We had pre-booked a table for lunch – essential, we thought, as there are no other options for miles around! As it turned out, they had lost our reservation but luckily could accommodate us, even in these times of reduced capacity due to coronavirus. We had a tasty lunch and then headed outside to take some photos of the view. The Pennine Way, the first National Trail to be established in England (in 1965) passes right by the pub and we saw several hikers. The road across the moors is also understandably popular with bikers so there were quite a few of them around too.

large_P1250863.jpg
View from the Tan Hill Inn

large_P1250865.jpg

large_P1250866.jpg
Walkers on the Pennine Way

P1250869.jpgP1250872.jpg
Walkers and sheep

Over the moor

We had planned to return to Reeth across the top of the moor, on the Long Causeway, a road that runs parallel to Swaledale. But the delights of the dale were tempting us back, especially as we’d had to drive past so many scenic viewpoints on our way here, so we changed our plans and returned instead by the way we had come.

large_P1250877.jpg
The road across the moor

As we drove back across the moor we stopped several times to take photos of this wild and wonderful landscape.

large_P1250880.jpg

large_P1250885.jpg
Landscape above Swaledale

P1250889.jpgP1250881.jpg

large_P1250887.jpg
Typical barns and drystone walls

The barns of Swaledale

Dropping down into the dale near the village of Keld we stopped to take more photos. By now I had become obsessed with capturing the patterns created by the drystone walls dissecting the fields above the valley and the stone barns scattered across the green landscape.

large_P1250897.jpg
Moors above Keld

Later I read up about the barns. Stone barns were built in this area from around the early 18th century. Unlike in other parts of the country, here they were sited away from the main farm buildings, in the hay meadows themselves. Traditionally they were used to store hay during the winter, and in a separate section, to shelter cows. Thus, the food and the animals that needed it were in the same place, and there was no need for the farmer to haul the feed to them. During the winter he would walk to his barns twice a day to feed the cows and let them out to drink. In the spring the manure they produced would be spread, by hand, on the land to fertilise the meadows for the next hay crop in the summer – again, no need for the farmer to haul the manure any distance.

large_P1250913.jpg

large_P1250901.jpg
Barns near Keld

Some of the barns have two storeys and were used to shelter not cows but sheep. Swaledale sheep are very hardy, but in the first year of their lives they are more vulnerable during hard winters which are not uncommon in this, one of the highest of the dales. These young sheep are known as hoggs and the barns used to house them as hogg houses. They had room for sheep on both floors and hayracks around the walls.

The barns have a distinctive appearance because of the traditional building technique used in this area. This involved two walls, inner and outer, with rubble used to fill the gap between them. To ensure the walls didn’t fall away from each other, long stones known as ‘throughs’ were inserted from outside to inside. In the case of houses, the throughs were cut off to make it look neater (although once you know to look for them they are easy to spot), but with barns there was no need to waste time doing that, which is why these Swaledale barns are so unique.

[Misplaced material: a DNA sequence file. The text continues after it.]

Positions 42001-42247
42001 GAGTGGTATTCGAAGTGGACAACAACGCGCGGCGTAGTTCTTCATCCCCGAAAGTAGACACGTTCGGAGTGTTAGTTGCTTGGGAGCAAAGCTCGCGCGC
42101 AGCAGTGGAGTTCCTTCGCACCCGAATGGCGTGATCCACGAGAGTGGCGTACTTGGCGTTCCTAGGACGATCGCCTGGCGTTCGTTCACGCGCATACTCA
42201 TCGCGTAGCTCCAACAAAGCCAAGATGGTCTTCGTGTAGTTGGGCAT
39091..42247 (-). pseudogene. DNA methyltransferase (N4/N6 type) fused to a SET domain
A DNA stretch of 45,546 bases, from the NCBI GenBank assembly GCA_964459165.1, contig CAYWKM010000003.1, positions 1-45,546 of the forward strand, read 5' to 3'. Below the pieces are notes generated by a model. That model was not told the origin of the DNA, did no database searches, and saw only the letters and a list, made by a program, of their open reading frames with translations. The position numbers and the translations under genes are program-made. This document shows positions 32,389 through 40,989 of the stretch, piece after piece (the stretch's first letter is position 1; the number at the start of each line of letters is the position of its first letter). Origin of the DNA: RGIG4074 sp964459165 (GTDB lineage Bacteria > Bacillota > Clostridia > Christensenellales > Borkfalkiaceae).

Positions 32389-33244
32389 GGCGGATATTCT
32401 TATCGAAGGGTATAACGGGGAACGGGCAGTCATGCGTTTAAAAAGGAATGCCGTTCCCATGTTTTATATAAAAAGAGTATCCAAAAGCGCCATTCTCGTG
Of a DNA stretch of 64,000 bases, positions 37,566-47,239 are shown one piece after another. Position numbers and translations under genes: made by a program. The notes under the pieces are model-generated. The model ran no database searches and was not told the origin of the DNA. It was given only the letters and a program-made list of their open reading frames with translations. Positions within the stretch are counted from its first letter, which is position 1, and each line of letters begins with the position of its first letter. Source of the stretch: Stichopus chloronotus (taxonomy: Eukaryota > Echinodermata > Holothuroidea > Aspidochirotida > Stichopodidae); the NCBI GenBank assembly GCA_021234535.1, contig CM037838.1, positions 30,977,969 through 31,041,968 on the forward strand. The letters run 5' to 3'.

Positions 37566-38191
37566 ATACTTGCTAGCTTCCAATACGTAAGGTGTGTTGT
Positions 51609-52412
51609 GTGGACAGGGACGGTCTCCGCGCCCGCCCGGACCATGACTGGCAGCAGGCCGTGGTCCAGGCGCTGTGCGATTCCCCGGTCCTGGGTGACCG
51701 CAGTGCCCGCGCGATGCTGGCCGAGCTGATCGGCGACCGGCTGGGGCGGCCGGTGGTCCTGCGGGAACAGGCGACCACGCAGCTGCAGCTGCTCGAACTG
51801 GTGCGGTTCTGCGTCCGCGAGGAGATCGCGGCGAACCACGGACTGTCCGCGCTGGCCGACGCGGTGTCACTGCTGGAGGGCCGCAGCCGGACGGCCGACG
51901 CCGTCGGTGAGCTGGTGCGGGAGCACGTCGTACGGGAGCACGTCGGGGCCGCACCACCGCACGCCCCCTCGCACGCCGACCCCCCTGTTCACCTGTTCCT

P1250890a.jpg
Stone barns near Keld

P1250905.jpg

P1250891.jpg

Today, with modern farming techniques, the field barns have become largely redundant (although some are still used to store hay), but their significance is recognised, and farmers can get grants to restore their barns to protect this iconic landscape.

Keld

Leaving our car on the main road we walked down into Keld. The name derives from the Viking word kelda meaning a spring.

P1250911.jpgP1250907.jpg
Old phone box and lone tree near Keld

Unlike the other villages around here it sits a short distance away from the road through the dale, and has a more tranquil atmosphere, although there were quite a few other people around. We wandered through the churchyard from where there were lovely views of the valley, but the church itself was closed.

The nearby United Reform Church has a worn sundial dated 1840.

P1250914.jpg
Sundial on the United Reformed Church

And we spent some time watching and photographing the many birds who had come to feed on the wall of one of the village houses, clearly home to a bird lover. The garden had lots of feeders, and seeds were strategically placed in several places, including this wall.

P1250921.jpg

P1250923.jpg
Chaffinches feeding in Keld

P1250920.jpg
Greenfinch feeding in Keld

Angram

This little hamlet had caught our attention when we drove through earlier in the day, so on our way back down the dale we stopped for a quick look around. It was a good place to hunt for opportunities to photograph building details – one of my photography enthusiasms. Oh, and a few more barns!

P1250933.jpgP1250938.jpg
Angram door details

P1250934.jpgP1250932.jpg
Welsh poppy, and small garden statue

P1250929.jpg

P1250927.jpg
Fields near Angram

P1250928.jpg
Ruined barn

Reeth

Our final stop of the day was in Reeth, a somewhat larger village only a mile from Grinton. Its buildings are gathered around a large green and while some may deprecate the fact that this is nowadays used in part for car parking, it does make it easy to park there even on a busy day such as this was turning out to be (warm sunny days aren’t too common in these parts, even in August!)

large_P1250944.jpg
Evangelical Church in Reeth

P1250943.jpg
In a garden near the church

Many gardens and buildings in the area have bicycle-related objects on display, a legacy of when the 2014 Tour de France started in Yorkshire, and this one has clearly had a 2020 addition in the shape of a face mask for the sheep!

We had ice creams at the always-excellent ice cream parlour at the bottom of the green and then had a stroll around. But it was, as I said, rather busy and time was getting on, so we didn’t stay long and instead drove back over Grinton Moor to the cosy apartment we were renting in Leyburn – the end of a lovely day out.

Posted by ToonSarah 01:24 Archived in England Tagged landscapes views village pubs farm yorkshire barns moor Comments (12)

(Entries 1 - 1 of 1) Page [1]